“Reflections (For Paul Horn)” by Bill McBirnie


If and when Bill McBirnie reads this review, I hesitate to say whether he will laugh, be disheartened, or possibly both when he sees my knowledge of flute playing begins and ends with Jethro Tull’s Ian Anderson. 

From such inauspicious beginnings, we launch into this review. 

I don’t think it disqualifies me from writing a review about Bill McBirnie’s new album Reflections (For Paul Horn). I bring the perspective of an earnest novice, well-versed in music but able to impose a fresh perspective on my evaluation of McBirnie’s art. The album opens with its title song, and “Reflections” is a near-ideal way to introduce his ambition to listeners. The contrast of languid melodies along with brief, frantic passages makes for a winning formula.

The pauses remind me of playwright Harold Pinter’s use of such moments as a dramatic device. It’s all about imbuing the cuts with an increased dynamic range that they perhaps couldn’t achieve without such lulls in the playing. “Wind & Sky” is an especially effective look at those pauses in the action. McBirnie draws a stark contrast between the relative dearth of such moments during the song’s first half against a sharper use of space during the track’s second half. It is an able invocation of the natural world that other instruments are seldom equipped to mimic. 

 He finds great elasticity in the instrument. I would not assume, offhand, that solo or alto flute can create diverse textures without added accompaniment. Tracks such as “Masada Sunrise”, however, prove me wrong. The desert is never far from this cut, anyone who understands the source of the song title will attest to McBirnie’s near-filmic grasp of place, and his merger of technique and improvisation reaches one of its zeniths with this performance.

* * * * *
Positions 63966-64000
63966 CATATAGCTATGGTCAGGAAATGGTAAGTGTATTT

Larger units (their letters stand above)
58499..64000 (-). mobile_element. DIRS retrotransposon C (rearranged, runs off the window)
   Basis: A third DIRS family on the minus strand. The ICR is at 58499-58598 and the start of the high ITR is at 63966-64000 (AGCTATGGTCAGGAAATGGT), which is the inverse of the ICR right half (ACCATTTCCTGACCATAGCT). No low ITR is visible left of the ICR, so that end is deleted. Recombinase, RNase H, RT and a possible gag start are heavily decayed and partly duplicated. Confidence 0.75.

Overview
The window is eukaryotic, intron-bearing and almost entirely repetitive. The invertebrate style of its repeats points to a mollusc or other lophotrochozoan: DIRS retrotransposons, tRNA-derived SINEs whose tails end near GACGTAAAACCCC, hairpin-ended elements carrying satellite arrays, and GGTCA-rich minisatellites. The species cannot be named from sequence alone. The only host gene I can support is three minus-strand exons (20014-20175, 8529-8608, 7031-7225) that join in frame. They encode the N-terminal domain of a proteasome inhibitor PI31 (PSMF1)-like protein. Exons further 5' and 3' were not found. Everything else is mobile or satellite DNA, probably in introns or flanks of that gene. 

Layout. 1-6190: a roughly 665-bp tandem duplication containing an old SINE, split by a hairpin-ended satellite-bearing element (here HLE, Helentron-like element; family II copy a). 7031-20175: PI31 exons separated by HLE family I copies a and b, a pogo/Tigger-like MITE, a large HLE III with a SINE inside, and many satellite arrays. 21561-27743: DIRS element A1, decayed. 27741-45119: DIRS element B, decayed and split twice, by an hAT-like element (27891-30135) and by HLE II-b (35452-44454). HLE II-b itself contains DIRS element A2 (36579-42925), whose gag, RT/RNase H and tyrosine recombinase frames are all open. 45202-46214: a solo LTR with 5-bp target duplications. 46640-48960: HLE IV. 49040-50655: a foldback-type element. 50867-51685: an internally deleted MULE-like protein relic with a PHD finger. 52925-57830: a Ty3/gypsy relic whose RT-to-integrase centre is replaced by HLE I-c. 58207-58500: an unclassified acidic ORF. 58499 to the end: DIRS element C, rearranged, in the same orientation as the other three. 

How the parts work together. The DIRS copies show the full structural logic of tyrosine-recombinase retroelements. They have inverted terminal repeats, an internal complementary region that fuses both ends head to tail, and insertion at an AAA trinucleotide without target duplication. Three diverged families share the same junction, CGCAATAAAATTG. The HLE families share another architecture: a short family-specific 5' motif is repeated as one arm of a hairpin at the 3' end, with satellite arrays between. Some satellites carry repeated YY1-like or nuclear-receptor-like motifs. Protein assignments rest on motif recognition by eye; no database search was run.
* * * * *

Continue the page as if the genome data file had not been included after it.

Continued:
“Kitten & Moth” is another cut that makes exceptionally artful use of space. McBirnie deserves fulsome credit for his capacity to conjure imagery with his song titles that the performance fleshes out for listeners. It isn’t difficult to hear this tune and imagine a small kitten pawing after a lone moth forever flying just out of its reach and the song’s procession from the song’s first hesitating seconds into a much more assured direction brings this scenario to vivid life for me. 

He recalls some of the spirituality of “Masada Sunrise” with the late cut “Coral Garden”. His ability to summon tactile sensations through his music comes to the fore once again, and the song is redolent with the smells and sounds implied by its song title. I am particularly taken, however, by the vibrant improvisations of the seventh cut “Monk’s Strut” and loved on first listen how McBirnie engages with his instrument in such a direct and forceful manner. It’s the one track on this album that I’d point to as an ideal introduction for listeners perhaps put off by the idea of a single flute carrying eight tracks. McBirnie proves, beyond any doubt, that he’s up to that seemingly daunting task. His album honoring Paul Horn’s influence, Reflections (For Paul Horn), can satisfy all but the most closed-minded listeners. 

Trace Whittaker